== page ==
Nearly 500,000 people died from opioid overdoses from 1999-2019. This epidemic of opioid overdose deaths can be outlined in three distinct waves.
- The first wave began with increased prescribing of opioids in the 1990s, with overdose deaths involving prescription opioids (natural and semi-synthetic opioids and methadone) increasing since at least 1999.
- The second wave began in 2010, with rapid increases in overdose deaths involving heroin.
- The third wave began in 2013, with significant increases in overdose deaths involving synthetic opioids, particularly those involving illicitly manufactured fentanyl. More than 14,000 deaths involving illicitly manufactured synthetics occurred in 2019, which is equivalent to about 38 deaths per day.
The OUD Pandemic
Since the COVID-19 pandemic started, the opioid-use crisis has gotten worse. Provisional data posted by the U.S. Centers for Disease Control and Prevention showed that during a 12-month period from May 2020 to April 2021, over 100, 000 people died of drug overdoses in the U.S. While drug overdoses may have various causes, over 75,000 overdose deaths were due specifically to opioid use, with 64,000 deaths due to synthetic opioids such as fentanyl.
Social Worker’s Key Contribution
Given the multi-faceted nature of the opioid crisis, an “all hands-on deck” approach is essential to eradicate this devastating epidemic.
- Meeting the full needs of individuals suffering from addiction is vital. This includes prevention, diagnosis, access to care, medication management, treatment, therapy, and support services that are culturally relevant to the individual. Social workers are the key figures in coordinating the full range of medical and non-medical services needed to beat this pernicious addiction.
- While not directly providing substance and mental health treatment, social workers ensure that individuals, families, and communities are linked with these services, and furthermore, address critical gaps in the continuum of care. This is necessary to ensure adequate recovery and minimize relapse among individuals with opioid use disorder (OUD), as well as other substance use and coexisting disorders.
- Social determinants of health are important variables in understanding best practices for combatting the opioid epidemic. Social workers are prepared to address social factors that impact treatment and recovery, such as housing, education, and job security. These needs are often missed in settings that do not involve social work.
- Another way that social workers can intervene is by facilitating access to naloxone (Narcan®), a medication that can reverse the complications of an opioid overdose. Social workers can promote uptake by educating patients about naloxone, directly providing this medication to patients in the clinic, and gaining training in administering naloxone. They can also partner with community stakeholders (first responders, correctional settings, and homeless shelters) looking to administer and supply this medication.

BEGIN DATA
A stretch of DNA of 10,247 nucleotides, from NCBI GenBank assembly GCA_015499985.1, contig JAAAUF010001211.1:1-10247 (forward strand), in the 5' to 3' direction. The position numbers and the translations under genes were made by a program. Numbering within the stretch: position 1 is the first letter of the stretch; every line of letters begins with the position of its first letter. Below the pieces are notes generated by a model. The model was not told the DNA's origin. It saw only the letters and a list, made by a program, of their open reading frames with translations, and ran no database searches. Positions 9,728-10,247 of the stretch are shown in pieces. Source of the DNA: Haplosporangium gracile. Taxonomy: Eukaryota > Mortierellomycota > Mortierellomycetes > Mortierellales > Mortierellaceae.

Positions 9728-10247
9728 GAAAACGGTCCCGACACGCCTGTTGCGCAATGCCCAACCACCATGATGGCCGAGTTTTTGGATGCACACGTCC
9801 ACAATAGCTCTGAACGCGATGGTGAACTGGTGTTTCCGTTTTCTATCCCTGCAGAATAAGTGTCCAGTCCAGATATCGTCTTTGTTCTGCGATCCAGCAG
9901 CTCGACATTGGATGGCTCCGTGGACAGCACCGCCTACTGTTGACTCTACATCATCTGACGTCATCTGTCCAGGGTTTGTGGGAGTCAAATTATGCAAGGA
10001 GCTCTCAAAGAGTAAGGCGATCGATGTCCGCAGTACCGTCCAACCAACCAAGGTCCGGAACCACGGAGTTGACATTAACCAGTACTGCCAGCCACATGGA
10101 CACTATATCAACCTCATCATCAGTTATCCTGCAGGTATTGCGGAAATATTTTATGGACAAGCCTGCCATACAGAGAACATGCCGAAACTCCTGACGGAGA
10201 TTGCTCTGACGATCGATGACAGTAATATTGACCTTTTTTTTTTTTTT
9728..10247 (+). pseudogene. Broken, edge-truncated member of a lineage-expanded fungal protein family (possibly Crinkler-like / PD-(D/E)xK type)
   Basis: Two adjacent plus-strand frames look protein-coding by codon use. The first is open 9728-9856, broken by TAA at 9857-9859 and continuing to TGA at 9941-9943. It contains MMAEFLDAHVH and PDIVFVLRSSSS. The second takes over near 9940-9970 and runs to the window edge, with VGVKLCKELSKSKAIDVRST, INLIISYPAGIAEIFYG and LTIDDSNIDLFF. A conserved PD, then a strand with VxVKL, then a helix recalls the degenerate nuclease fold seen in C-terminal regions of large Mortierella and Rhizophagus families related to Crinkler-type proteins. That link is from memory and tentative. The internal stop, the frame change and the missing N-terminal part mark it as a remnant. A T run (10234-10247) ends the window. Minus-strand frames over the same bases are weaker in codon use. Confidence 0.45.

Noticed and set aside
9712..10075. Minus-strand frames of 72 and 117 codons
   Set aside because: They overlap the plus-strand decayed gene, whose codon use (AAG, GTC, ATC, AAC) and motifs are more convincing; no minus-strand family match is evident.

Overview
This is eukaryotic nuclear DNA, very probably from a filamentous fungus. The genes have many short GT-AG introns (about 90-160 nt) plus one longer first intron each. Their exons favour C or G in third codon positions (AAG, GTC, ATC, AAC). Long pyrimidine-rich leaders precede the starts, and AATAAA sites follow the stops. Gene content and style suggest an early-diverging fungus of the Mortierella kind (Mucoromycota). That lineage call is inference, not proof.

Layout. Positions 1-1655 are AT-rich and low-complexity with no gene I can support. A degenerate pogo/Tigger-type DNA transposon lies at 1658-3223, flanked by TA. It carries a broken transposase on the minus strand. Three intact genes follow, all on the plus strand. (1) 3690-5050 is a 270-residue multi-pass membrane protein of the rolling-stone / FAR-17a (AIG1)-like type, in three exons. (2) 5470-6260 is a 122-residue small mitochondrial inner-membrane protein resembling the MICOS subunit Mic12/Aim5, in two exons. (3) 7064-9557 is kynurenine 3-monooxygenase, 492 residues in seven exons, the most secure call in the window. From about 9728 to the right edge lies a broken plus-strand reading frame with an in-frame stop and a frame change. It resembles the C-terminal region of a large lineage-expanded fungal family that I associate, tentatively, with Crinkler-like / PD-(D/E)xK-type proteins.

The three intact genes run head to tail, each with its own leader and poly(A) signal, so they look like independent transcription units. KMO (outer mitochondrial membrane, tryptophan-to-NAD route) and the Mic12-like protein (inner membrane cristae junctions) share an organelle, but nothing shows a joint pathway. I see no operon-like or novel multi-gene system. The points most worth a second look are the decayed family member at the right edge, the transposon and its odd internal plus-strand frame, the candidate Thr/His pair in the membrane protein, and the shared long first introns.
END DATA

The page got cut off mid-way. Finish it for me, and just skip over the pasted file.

- Social workers can help reduce the harms associated with injection drug use (i.e., infectious disease transmission) by building partnerships with local Syringe Exchange Programs.
- Social workers can help improve access to MAT (methadone) by using the SAMHSA Behavioral Health Treatment Locator Tool. The Tool is free to the public and offers accurate information for opioid specialty clinics, which are accessible for many people living in urban areas.
- Beyond helping to connect patients to local MAT options, social workers in non-specialty settings (e.g., community mental health, primary care) can advocate for practitioners to obtain buprenorphine waivers (SAMHSA, 2019). Due to the requirement for psychosocial treatment once a patient receives buprenorphine treatment, social workers delivering these supports can help increase the feasibility that practitioners in their setting take on patients.
- While the medication component of MAT is imperative for OUD treatment, studies have shown that patients receiving MAT have an even better chance at recovery when provided with concurrent psychosocial services. Service delivery options that offer the most promise for patient outcomes include integrating comprehensive case management strategies from the Center for Substance Abuse Treatment (Treatment Improvement Protocol 27, 2000), and gaining training in delivery of evidence-based psychosocial treatments for co-occurring mental health disorders like depression, anxiety, and PTSD.
- Social workers can also connect with prevention and treatment options that typically occur in the community or non-specialty settings. Options such as peer recovery specialists and patient navigators offer a promising approach that can engage people with OUD in recovery efforts.
- Finally, it is essential for social workers to push back against unethical and pseudo-scientific perspectives on OUD and treatment. A few examples of these narratives include “medication-assisted treatment replaces one addiction for another”; “people with addiction cannot be trusted”; and “people with addiction will never change.” Not only are these narratives in violation of the National Association of Social Workers Code of Ethics (2008), but they diverge from the scientific literature.
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